It can be difficult to push the buy button after you're already down on a stock you love. On a recent Fool Live show, recorded on Nov. 18, a viewer asked contributors Matt Frankel, Dan Caplinger, and Jason Hall how they should approach their Lemonade (LMND -2.73%) investment, which is down big from their purchase price. 

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Matt Frankel: Before we go, we have a couple of questions here on Lemonade. PandaTears420 asks -- and this is a great mindset question, not just on Lemonade: "My cost basis for Lemonade is $150. I hear you that it's a bargain, but seeing all that red makes it hard to invest more." Understandable. "I wish they would get their loss ratio down." On the loss ratio, Lemonade's loss ratio was 77% in the most recent quarter, their target is under 75%.

They're not too far off, but in the insurance business, those small percentage points make a big difference. I agree, I would like to see them get their loss ratio down. I think it's the business scales that'll get a little bit more efficient. But what do you guys have to say to somebody who bought in at a much higher share price and thinks it's a bargain, but is having a tough time parting with any more cash?

Jason Hall: I think you look at the results of the business. The thesis seems to be working out. They are adding customers at an enormous rate. Customers are giving them more money. They're growing premiums. They're launching new products. They are bringing those products to market successfully. I think it's easy to get caught up in that, don't dollar-cost average down, dollar-cost average up. Winning stocks continue to go up. But really, winning stocks are the stocks that go up, that's a signal to find out if the business is executing well. The thesis isn't broken here. I think that's the biggest thing. It's just how the market is valuing the company has changed, but the thesis is playing out exactly as we should have expected.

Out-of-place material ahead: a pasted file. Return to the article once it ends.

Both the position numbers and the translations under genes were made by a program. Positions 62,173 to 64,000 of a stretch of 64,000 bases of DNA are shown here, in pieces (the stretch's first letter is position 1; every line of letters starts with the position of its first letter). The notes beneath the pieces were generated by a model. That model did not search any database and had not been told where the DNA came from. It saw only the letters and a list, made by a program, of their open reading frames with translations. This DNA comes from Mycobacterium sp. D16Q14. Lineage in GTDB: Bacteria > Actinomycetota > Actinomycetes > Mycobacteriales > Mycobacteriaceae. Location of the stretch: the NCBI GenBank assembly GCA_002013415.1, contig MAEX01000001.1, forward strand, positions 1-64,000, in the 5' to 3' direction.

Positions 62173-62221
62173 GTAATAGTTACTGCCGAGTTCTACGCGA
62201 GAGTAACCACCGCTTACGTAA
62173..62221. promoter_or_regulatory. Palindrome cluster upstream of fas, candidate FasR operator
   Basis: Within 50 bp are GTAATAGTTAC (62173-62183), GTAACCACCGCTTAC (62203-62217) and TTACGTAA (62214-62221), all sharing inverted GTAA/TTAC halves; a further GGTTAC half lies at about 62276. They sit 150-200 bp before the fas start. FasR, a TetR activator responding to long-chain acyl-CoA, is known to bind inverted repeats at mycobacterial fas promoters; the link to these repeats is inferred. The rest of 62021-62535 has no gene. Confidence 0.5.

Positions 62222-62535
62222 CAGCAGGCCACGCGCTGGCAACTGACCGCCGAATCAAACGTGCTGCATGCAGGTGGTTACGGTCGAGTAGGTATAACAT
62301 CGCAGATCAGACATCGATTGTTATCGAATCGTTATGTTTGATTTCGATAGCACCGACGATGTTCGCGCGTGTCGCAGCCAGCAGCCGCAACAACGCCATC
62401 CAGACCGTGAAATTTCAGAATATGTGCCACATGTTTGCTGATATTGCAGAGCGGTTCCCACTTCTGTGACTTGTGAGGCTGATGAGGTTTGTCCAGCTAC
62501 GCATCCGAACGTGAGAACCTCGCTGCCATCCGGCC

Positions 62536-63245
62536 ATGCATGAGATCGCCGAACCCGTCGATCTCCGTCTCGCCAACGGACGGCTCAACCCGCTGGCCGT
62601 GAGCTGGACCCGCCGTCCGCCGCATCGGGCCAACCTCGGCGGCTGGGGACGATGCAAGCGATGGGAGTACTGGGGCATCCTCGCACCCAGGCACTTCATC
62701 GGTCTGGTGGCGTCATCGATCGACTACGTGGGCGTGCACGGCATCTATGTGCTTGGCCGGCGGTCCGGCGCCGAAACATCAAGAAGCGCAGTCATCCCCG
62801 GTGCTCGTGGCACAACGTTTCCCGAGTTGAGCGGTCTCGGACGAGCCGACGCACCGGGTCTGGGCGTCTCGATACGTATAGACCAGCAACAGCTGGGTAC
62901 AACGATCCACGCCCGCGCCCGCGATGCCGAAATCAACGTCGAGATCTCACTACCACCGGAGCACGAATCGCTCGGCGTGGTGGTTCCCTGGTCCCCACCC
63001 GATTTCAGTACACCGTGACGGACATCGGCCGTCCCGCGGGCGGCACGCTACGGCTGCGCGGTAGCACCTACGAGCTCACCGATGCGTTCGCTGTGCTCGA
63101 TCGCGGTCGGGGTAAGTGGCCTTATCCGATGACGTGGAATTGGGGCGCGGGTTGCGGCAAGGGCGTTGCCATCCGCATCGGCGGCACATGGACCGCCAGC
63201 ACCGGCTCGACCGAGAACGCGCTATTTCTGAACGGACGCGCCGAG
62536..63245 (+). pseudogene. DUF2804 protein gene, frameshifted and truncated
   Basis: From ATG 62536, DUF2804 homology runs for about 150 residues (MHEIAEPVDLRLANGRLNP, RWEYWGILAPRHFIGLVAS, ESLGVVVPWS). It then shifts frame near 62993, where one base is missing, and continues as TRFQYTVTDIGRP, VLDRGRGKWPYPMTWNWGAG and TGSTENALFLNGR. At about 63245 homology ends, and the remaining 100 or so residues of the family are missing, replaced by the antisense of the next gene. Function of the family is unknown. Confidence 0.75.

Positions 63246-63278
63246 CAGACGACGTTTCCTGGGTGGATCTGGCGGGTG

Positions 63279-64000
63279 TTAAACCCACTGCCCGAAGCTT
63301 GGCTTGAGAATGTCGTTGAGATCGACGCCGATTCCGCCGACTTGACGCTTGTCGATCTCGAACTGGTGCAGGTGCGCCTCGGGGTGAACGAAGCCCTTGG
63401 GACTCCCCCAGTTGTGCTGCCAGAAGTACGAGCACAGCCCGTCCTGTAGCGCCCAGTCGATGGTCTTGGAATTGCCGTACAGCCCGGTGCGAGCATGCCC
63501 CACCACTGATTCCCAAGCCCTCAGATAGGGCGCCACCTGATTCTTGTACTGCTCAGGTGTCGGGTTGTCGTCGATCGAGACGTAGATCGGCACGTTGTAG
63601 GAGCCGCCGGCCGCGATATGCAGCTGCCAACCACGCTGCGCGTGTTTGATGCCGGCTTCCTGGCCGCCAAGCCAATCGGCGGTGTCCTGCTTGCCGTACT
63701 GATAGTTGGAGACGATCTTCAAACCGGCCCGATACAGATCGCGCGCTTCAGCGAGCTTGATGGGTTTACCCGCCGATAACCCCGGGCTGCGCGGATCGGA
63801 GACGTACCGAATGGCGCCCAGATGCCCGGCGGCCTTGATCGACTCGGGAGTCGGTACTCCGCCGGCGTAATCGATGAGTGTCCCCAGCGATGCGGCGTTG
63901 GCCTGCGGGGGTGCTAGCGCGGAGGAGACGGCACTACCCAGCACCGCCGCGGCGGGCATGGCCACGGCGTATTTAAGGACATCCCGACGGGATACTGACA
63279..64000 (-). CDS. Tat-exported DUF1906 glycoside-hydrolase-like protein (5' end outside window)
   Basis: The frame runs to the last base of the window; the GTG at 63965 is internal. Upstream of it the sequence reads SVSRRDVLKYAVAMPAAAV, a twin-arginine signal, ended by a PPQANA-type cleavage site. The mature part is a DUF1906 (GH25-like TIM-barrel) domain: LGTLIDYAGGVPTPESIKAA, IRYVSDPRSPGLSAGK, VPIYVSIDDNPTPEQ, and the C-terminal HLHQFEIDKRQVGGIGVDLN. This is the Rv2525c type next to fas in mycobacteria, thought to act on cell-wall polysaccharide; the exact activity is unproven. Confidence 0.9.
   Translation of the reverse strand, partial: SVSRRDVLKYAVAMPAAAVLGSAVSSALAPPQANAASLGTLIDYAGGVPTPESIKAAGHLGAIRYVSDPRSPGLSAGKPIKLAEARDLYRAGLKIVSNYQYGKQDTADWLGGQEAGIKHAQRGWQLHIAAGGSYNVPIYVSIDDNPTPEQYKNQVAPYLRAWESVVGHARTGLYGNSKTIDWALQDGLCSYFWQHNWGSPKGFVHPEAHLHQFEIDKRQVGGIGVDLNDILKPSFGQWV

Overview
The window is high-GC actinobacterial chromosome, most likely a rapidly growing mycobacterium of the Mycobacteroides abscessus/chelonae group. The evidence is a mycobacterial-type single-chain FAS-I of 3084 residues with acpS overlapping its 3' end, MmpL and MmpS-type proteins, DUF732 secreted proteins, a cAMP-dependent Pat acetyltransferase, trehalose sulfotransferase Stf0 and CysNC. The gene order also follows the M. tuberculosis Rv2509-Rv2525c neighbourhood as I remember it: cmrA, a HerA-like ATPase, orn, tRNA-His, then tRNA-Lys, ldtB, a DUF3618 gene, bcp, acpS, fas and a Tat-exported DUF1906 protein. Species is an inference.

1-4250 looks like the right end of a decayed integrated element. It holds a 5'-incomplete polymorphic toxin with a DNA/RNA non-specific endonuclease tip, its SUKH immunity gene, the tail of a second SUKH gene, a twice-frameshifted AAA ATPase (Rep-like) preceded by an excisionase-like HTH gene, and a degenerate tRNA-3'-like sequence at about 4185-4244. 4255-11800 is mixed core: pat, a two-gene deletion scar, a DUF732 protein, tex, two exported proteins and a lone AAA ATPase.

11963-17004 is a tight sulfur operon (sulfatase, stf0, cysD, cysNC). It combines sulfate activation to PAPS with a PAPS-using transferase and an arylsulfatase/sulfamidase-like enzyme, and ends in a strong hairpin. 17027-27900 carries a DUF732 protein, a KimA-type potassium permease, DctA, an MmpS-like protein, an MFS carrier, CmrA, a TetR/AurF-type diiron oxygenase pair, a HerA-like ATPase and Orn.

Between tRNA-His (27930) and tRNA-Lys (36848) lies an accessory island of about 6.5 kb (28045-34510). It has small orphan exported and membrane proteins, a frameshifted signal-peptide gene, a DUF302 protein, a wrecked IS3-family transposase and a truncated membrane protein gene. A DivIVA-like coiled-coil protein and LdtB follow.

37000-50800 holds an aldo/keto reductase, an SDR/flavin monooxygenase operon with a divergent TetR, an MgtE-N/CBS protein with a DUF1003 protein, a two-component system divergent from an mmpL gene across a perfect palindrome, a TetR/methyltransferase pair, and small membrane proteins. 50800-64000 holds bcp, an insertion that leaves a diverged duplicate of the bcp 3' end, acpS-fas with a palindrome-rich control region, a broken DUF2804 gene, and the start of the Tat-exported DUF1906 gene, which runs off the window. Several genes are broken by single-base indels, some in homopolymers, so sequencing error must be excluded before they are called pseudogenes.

Dan Caplinger: Yeah, I think from a mindset perspective, it's always helpful, and I know it's maybe too late for this particular viewer, but it's always helpful to know in advance what your rationale is going to be when it comes time to make purchase number two of the stock.

If you always intended to make repeat purchases of Lemonade, then I don't see anything in the actual fundamental results that would change your mind about that. If you didn't necessarily know how you're going to deploy additional money, you're just making that first purchase and calling it good, then you see where things were, then I could see going on in a number of different directions with it, depending on where things are.

If you have other stocks that you're more excited about, you have more conviction about, you really want to hold back and watch Lemonade make good on some of its potential before you start investing additional capital. I totally understand that. That's a perfectly acceptable way to go. But if you're more value investor, you like to go against the grain and when you see share prices, what you see is unreasonably reflecting a discount that you think the company is going to be able to overcome, then, by all means, take advantage of it when you get a chance.